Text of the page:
Both Airlock filter stages allow defining filter patterns on various HTTP request components such as the source IP address, HTTP content type, HTTP method, HTTP Headers, URL and the parameter names and values. Regular expression based filter patterns offer the most powerful, flexible and efficient way to build such filter rules.

    Filter Configuration Process

    To successfully configure the powerful filters of Airlock, the following steps are needed for each application. Depending on the complexity of the application it may take between 20 minutes and 3 – 4 hours to configure the filters in all details. With only a small amount of work the security of the application can be significantly increased.

    1. Make sure that the application is up and running to be tested through Airlock.
    2. Monitor the Log Viewer for blocked requests when working on the filter configuration.
    3. Configure filter exceptions for parameters that need to be able to accept free text which may include cross site scripting or SQL injection patterns.
      If configuring exceptions or disabling certain deny filters make sure that the application can handle the data correctly.
    4. Now test the application through Airlock with the activated attack filters. If Airlock blocks a request because of an attack filter, the corresponding log message appears immediately in the Log Viewer. It gives all the information about what request was blocked and because of what. Make sure that the application is not vulnerable on the specific requests/parameter combination before deciding to disable a filter or create an exception to a filter.
    5. To configure the allow rules, the HTTP interface of the Web application has to be known:
      What requests take what kind of parameters? If there is no interface description available the application should be tested and all requests recorded with a recording proxy software (e.g. OpenSTA or Paros). Based on the Web application interface it is easily possible to configure the allow rules for a Web application. One of the most important things is to restrict the type of requests (e.g. *.jsp, *.html, *.gif and *.jpg) for an application. Everything else should not be sent to the server. That kind of allow filter is typically created in a few minutes.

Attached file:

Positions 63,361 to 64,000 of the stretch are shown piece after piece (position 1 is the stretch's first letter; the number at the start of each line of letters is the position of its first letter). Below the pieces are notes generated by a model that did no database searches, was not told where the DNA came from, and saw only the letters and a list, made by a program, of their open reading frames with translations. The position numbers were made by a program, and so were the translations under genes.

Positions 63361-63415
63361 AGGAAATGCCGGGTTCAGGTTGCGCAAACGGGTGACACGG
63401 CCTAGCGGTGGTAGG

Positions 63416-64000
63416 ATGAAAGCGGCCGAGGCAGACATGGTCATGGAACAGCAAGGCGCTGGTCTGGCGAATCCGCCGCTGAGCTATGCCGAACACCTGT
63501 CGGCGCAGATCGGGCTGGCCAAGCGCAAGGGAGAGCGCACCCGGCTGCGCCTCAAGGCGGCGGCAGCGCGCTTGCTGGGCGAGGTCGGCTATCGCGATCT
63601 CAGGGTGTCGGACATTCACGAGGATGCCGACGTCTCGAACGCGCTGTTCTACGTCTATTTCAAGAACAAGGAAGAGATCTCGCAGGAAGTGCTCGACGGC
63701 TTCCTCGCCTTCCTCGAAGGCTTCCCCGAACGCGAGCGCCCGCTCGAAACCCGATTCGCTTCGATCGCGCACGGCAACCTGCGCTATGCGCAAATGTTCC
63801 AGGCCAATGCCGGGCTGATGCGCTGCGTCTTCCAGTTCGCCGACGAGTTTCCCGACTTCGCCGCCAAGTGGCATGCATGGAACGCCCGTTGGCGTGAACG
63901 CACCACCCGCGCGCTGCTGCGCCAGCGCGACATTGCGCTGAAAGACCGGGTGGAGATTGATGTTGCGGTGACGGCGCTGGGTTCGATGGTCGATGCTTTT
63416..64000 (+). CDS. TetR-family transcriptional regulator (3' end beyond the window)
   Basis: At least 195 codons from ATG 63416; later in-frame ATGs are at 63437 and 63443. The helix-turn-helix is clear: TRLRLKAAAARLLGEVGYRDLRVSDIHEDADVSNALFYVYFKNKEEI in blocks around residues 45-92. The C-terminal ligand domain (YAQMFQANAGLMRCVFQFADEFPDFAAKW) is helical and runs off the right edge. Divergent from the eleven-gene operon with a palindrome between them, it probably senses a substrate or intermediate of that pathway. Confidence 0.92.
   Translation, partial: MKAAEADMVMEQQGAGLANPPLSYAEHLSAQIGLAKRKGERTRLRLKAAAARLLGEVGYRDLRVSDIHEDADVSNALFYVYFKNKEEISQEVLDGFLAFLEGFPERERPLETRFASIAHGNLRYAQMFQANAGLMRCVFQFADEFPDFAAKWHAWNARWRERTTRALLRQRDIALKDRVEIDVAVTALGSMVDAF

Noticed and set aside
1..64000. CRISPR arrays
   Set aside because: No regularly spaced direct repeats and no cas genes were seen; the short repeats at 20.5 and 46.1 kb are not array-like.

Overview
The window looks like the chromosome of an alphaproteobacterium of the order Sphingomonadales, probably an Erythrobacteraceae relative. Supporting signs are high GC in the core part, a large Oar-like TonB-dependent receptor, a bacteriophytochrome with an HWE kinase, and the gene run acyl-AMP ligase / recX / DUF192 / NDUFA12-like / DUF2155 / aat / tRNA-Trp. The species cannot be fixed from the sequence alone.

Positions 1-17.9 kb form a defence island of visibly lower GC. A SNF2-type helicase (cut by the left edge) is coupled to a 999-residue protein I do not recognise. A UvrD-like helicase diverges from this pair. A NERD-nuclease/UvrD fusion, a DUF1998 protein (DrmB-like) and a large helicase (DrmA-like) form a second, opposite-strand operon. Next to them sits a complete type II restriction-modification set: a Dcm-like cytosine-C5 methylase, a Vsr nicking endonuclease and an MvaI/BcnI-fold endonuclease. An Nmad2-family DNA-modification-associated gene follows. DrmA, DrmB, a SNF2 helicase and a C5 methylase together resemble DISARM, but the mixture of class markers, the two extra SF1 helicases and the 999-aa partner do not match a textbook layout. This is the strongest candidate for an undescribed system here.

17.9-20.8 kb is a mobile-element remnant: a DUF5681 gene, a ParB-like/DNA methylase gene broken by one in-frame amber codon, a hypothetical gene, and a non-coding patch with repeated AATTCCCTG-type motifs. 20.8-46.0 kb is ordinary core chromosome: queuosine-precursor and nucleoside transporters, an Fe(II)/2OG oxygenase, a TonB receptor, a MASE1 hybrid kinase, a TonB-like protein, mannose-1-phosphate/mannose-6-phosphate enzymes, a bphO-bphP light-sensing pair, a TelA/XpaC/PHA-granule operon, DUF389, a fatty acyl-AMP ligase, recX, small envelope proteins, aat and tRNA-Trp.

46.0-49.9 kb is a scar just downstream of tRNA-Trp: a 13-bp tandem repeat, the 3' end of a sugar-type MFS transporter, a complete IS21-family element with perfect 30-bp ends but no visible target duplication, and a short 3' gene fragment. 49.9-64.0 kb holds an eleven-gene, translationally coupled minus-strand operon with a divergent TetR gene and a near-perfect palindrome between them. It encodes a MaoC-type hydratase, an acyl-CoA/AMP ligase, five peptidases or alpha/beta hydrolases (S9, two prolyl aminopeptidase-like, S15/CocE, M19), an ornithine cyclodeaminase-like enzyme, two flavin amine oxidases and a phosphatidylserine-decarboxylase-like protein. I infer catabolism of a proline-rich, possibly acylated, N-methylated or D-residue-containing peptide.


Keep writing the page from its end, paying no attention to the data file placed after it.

6. The allow rules also contain length restrictions for URLs, parameter names and values.
      Define meaningful length restrictions and test the application to verify that the filters do not block valid requests.
    7. It is recommended to create several allow rules that describe the different parts of an application.
      For example:
      • Authentication Service allow rule (only accept login request and parameters)
      • PDF repository allow rule (only accept PDF request in a certain directory)
      • Image folder allow rule (accept all image types for the image folder)
    8. Make sure to thoroughly test the application through Airlock with the filter settings planned to use for the productive installation.

    Monitoring & Operating Airlock

    To operate and monitor Airlock, the log messages need to be analysed and processed on one of the alert notification channels using SMTP, Syslog or HTTP. Please refer to the Administrator’s Online Manual for the detailed description of alerting channels, log levels and message formats.

    While developing filter rules, testing and integrating Airlock, it is helpful to use the log mode "Integration" on the appropriate mapping. This will produce additional log messages about the backend application behavior, state of cookie store and URLs transformed in URL Encryption and Form Protection.

    To perform other troubleshooting tasks it is also possible to activate the systems root account and use low level system tools to trace the traffic from and to Airlock (e.g. using snoop, telnet, curl, netstat, route and ifconfig commands).

    Next steps

    After having installed Airlock and applied the first and initial configuration, the next steps could be

    • Integration of an Authentication Service, either the Airlock Authentication Service, an OEM Authentication Service or an own development of an Authentication Service.
    • Integration of the Application Portal to show the available backend application to the anonymous or authenticated user.
    • Integration of the Airlock SSL-VPN to use role-based access control for providing non-HTTP channels to the Internet user.

    Technical Support & Implementation Help

    Please contact Ergon for technical support on certain implementation details:

    Ergon or one of our premium partners also offer technical consulting during an Airlock deployment project.